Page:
I am reminded by one of my hon. Friends that a powerful weapon has been placed in my hands under the Bill which the House is about to pass. I entirely agree. I am deeply conscious of the responsibility which is imposed upon the Board which I control for the time being and also upon myself, especially in view of what my hon. Friend the Member for Central Edinburgh said as to the industrial unrest which prevails, and which may prevail—though I hope not—during the winter months. Particularly in view of that one's responsibility becomes very obvious and very crushing. All I can say is that I and those associated with me will use our best endeavour to see that this machinery—for it is only machinery, as I have been reminded to-day—is put into active operation, to secure, if possible, that there shall be that driving force behind it to which my hon. Friends refer, the driving force of public opinion, and to ensure that neither on the part of the local authorities, nor on the part of the Board will there be any supineness in administering a measure which is vital to the prosperity of the country.


My right hon. Friend has referred to one or two matters which it is well to emphasise before we part with this Bill. There is the question of the codification of the existing law with regard to housing. He said that the difficulty there was that he or his Department had not time to take it in hand. Is it a matter which necessarily lies in his Department? Is it not possible to depute that work to some of his own professional colleagues, who could effectively within a very reasonable time codify the existing law? I do not see why he should retain that in his own Department. I do urge upon him that the codification ought to be gone about at once, so that before these housing schemes come into operation we shall have in our possession a reasonably succinct codification of the existing law in regard to Scottish housing.


I was thinking not only of the time occupied in drafting the measure, but also the time that would be occupied in passing it.


Surely the right hon. Gentleman will agree that there will be no time wasted in the passing of such a measure?


It would have to go to a Committee of both Houses. I have sat on them myself.


If the hon. Baronet sat on one of these Committees I am sure that it would be brief in its deliberations.


Pretty long.


I am sure that the advice which the hon. Baronet would give to the Committee would be such that it would quickly get through its work. I do urge the Secretary for Scotland to set about this work at once, and see that the hon. Member for Ayr Burghs is put on the Committee, because he wants it.


Of course, I do!


We all want it; everybody in Scotland of all classes, Liberal, Unionist or Labour, agrees that this codification is necessary, and the right hon. Gentleman need have no fear in making his preliminary arrangements and getting along with the work. I freely admit in regard to the Bill itself that I have sat on no Committee during this Session, under the new Sessional arrangements as to Grand Committees, in which any Bill has been move fully and more adequately discussed than this Bill. It is by far and away the best Committee I have sat upon, and I agree that my right hon. friend has been extremely good and extremely courteous in all that he has done in meeting our view. The most urgent question that remains is that of the driving force. My right hon. Friend has given us the number of schemes that have gone through, but he has not yet told us, and I should be glad if he could tell us, of a single house that has been built. We are rising for an Autumn Recess in a few weeks, and we shall be in Recess probably till the early autumn, and what I want to impress upon my right hon. Friend is that we must have driving force behind those schemes. On that point my right hon. Friend is in a worse position than any other Minister of the Crown. He is the most occupied and the worst paid Member of the Government. Scotland is always neglected in the matters of this kind, and it is a standing disgrace to this House—my right hon. Friend acknowledges it because I have heard him make, in this House, the same speech that I am now making—that the Scottish Office is not better manned, and that my right hon. Friend who represents Scotland in this House has not got the advantage of the help which every English Minister has.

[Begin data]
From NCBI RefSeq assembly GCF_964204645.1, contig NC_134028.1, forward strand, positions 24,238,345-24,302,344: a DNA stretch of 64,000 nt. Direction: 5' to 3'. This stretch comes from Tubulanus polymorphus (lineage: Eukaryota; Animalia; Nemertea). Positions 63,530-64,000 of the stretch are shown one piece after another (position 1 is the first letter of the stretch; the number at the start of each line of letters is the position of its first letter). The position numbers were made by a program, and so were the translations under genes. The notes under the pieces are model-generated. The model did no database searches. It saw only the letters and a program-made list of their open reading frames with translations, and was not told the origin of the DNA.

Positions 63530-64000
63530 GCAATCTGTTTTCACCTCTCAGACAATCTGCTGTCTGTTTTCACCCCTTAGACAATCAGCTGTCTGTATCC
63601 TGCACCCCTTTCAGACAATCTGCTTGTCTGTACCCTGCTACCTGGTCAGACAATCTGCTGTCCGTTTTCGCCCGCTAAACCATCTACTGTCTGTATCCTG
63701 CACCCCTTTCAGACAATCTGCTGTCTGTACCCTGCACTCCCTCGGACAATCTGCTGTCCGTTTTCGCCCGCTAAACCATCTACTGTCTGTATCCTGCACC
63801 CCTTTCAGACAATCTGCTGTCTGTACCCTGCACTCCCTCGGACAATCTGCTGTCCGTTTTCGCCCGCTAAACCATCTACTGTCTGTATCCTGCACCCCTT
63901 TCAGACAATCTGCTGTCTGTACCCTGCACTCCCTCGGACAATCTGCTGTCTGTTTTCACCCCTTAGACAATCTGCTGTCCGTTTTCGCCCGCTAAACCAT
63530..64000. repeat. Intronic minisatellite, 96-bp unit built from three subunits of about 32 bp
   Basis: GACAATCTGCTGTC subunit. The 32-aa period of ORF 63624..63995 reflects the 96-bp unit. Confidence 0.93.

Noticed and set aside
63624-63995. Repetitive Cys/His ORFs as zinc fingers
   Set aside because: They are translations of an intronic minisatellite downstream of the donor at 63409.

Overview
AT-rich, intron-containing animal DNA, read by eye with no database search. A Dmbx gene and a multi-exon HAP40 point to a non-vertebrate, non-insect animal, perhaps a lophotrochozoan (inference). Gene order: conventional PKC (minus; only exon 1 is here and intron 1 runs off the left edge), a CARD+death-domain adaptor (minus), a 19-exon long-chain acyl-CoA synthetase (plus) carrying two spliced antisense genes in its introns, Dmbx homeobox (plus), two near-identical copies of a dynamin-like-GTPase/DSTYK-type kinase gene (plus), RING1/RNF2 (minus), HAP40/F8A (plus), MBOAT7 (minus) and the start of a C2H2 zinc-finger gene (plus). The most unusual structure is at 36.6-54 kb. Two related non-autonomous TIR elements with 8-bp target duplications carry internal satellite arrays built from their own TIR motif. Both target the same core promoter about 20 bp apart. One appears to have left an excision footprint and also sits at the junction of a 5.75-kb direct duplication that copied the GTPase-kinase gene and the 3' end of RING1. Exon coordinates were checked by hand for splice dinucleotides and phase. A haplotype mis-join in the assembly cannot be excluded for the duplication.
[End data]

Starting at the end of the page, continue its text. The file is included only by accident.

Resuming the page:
What about Ireland?


There are only two Irish Ministers and Ireland is in many respects seriously overstaffed; but that is a point that would be appropriate in an Irish discussion, and, at any rate, my hon. Friend, who represents a Division in London, will agree that on an occasion on which we have an opportunity of discussing the Scottish position, we arc entitled to put our position with the same force as he would put the Irish position if he had the opportunity. The appeal which my hon. Friend has made will he responded to. We are all going into our constituencies and we will take the opportunity as far as we can to stimulate the authorities to make this Bill operative. After all, the responsibility of making it operative rests upon himself, and he could do no greater service to his own constituents than seeing that this Bill is pushed forward with as much energy as possible. I hope that he will not allow this Bi1lto drop into the hands of officials. There are too few officials in the Scottish Department. They are overworked and overburdened and have to take their own way. I hope that he himself will see personally that the Bill, about which we have taken so much trouble, is worked as energetically as possible. Incidentally, it is well to remember, as some hon. Members think that Scotsmen occupy too much time in this House, that, as a result of our discussion in Committee, the House of Lords has accepted certain Amendments to the English Bill, which were passed by us for the Scottish Bill, so that the English Bill is now a better Bill than when it left this House. I hope that my right hon. Friend will follow that up, and see that this Bill is made operative and that when he comes back this Autumn ho will be able to report not only that schemes have been prepared but also that houses have been built.

Bill accordingly read the third time, and passed.